How One Mom Got Caught in a 'Fake News' Battle Involving J.K. Rowling and Donald Trump

By Quinn, Melissa | Examiner (Washington, D.C.), The, August 4, 2017 | Go to article overview

How One Mom Got Caught in a 'Fake News' Battle Involving J.K. Rowling and Donald Trump


Quinn, Melissa, Examiner (Washington, D.C.), The


Marjorie Weer was baking a frozen pizza at her home in South Carolina when she first learned about the tweets.

It was the night of July 29, a Saturday, and the cousin of Weer's husband, Kevin, sent them a post from conservative commentator Steven Crowder titled, "J.K. Rowling RAGES over Trump Snubbing Handicapped Kid. Except it Never Happened..."

The post, published on Crowder's blog, included a 25-second video clip of a scene the Weer family had lived just a few days earlier on July 24: Marjorie, Kevin, their son Monty, in his wheelchair, and daughter, Evangeline, joined by other families in the Blue Room of the White House.

The family, along with several others, had been invited there to share their Obamacare experiences with President Trump.

Weer had been looking forward to talking about how the 2010 healthcare law had impacted her young family. But instead, her experience at the White House had, days later, been usurped by the video clip circulating the Internet, thrusting the family into the middle of one of the "fake news" stories Trump so frequently rails against.

The event at the White House took place hours before the Senate voted on three different bills overhauling the healthcare system, all of which failed, and there in the Blue Room, Trump gave brief remarks discussing the struggles Americans like Weer had with Obamacare.

After his speech, Trump walked down the row of families, shaking hands.

He shook Marjorie Weer and Kevin Weer's hands, patted Health and Human Services Secretary Tom Price on the arm, and then walked out of the room.

But outside observers had noticed something in video: It was Monty, in his wheelchair, reaching up toward Trump with his left hand.

Someone published the clip from the 13-minute event on YouTube and alleged Trump had ignored 3-year-old Monty's requests for a handshake. The video circulated on Twitter, and caught the attention of Rowling, author of the "Harry Potter" series.

"Trump imitated a disabled reporter. Now he pretends not to see a child in a wheelchair, as though frightened he might catch his condition," Rowling said referencing Monty, who has spina bifida, in one of eight tweets transmitted to her 11.4 million followers on Friday, July 28.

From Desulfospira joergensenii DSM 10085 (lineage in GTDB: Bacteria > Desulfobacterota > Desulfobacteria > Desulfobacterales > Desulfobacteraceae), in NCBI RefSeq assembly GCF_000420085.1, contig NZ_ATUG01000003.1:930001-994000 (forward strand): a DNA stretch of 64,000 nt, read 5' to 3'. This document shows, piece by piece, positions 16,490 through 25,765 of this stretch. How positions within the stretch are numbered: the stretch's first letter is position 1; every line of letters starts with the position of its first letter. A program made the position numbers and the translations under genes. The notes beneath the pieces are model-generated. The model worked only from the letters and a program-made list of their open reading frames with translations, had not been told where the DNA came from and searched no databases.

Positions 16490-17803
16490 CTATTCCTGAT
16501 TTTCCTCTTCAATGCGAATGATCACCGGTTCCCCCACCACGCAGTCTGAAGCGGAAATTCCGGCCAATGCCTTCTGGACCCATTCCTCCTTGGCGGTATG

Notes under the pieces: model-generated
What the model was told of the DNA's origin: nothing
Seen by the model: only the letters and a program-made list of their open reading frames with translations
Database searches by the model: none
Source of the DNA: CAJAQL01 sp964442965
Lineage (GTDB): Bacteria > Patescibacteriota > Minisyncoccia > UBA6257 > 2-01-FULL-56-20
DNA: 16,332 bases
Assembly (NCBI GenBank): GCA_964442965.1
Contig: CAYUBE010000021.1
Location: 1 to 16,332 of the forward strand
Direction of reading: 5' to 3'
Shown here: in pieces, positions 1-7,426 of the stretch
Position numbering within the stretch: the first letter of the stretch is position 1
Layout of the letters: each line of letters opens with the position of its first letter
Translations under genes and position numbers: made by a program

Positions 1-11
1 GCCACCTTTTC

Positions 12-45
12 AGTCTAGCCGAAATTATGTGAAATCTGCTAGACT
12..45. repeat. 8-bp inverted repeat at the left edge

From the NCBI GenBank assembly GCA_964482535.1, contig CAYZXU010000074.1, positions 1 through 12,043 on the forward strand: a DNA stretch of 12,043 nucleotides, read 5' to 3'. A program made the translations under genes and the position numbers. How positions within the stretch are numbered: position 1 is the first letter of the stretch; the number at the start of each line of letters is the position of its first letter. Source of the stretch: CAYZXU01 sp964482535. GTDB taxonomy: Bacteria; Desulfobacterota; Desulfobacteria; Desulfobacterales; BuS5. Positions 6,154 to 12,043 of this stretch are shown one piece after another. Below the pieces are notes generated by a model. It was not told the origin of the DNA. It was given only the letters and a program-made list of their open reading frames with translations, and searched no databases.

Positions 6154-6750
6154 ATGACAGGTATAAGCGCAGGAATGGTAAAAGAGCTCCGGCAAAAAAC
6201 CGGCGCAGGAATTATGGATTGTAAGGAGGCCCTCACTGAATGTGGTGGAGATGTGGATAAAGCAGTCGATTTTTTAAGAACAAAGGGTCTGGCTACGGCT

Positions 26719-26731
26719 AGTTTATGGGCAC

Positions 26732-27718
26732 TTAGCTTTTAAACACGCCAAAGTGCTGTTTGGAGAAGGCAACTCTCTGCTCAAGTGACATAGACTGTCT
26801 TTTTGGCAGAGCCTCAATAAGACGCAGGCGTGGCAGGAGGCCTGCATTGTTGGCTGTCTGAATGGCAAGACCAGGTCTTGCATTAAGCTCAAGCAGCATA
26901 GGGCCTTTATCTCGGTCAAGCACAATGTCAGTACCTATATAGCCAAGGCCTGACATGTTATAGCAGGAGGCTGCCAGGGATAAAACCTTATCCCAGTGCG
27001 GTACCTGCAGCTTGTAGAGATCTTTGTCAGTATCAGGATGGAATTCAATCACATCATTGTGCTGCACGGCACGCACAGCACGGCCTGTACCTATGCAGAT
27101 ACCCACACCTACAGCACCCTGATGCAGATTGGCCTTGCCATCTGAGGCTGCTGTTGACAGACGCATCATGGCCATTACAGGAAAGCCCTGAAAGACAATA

"This monster of narcissism values only himself and his pale reflections. The disabled, minorities, transgender people, the poor, women (unless related to him by ties of blood, and therefore his creations) are treated with contempt, because they do not resemble Trump," she continued.

"How stunning and how horrible, that Trump cannot bring himself to shake the hand of a small boy who only wanted to touch the President," the Harry Potter author continued.

Thousands, including Chelsea Clinton, retweeted Rowling.

But there was a problem with the author's commentary: Her interpretation of the scene -- Trump 'pretending' not to see Monty in his wheelchair -- was incorrect.

"It was so over-the-top wrong," Weer told the Washington Examiner. "I thought it had to be from the Onion or something. ... We laughed. We thought it was funny because it was so not true, so not near the realm it truth, it had to be made up."

Monty, his mother said, was not trying to shake the president's hand, as Rowling and so many others had assumed. Instead, he was showing off a patch he received from a U.S. Secret Service agent earlier in the day.

Weer and her husband let Monty hold the patch during the event in the Blue Room to keep him occupied during Trump's remarks, and Monty showed it to all he encountered at the White House that day.

"My son doesn't shake hands. He's 3. We're not that good of parents who have taught a 3-year-old to shake hands," Weer said jokingly.

She posted a similar statement to her Facebook page -- which Weer later deactivated -- in an effort to clear up the confusion, hoping the message would get back to Rowling.

Weer's appeal seems to have worked, because Rowling deleted her tweets Monday and apologized, saying if "that caused any distress to that boy or his family, I apologize unreservedly. …

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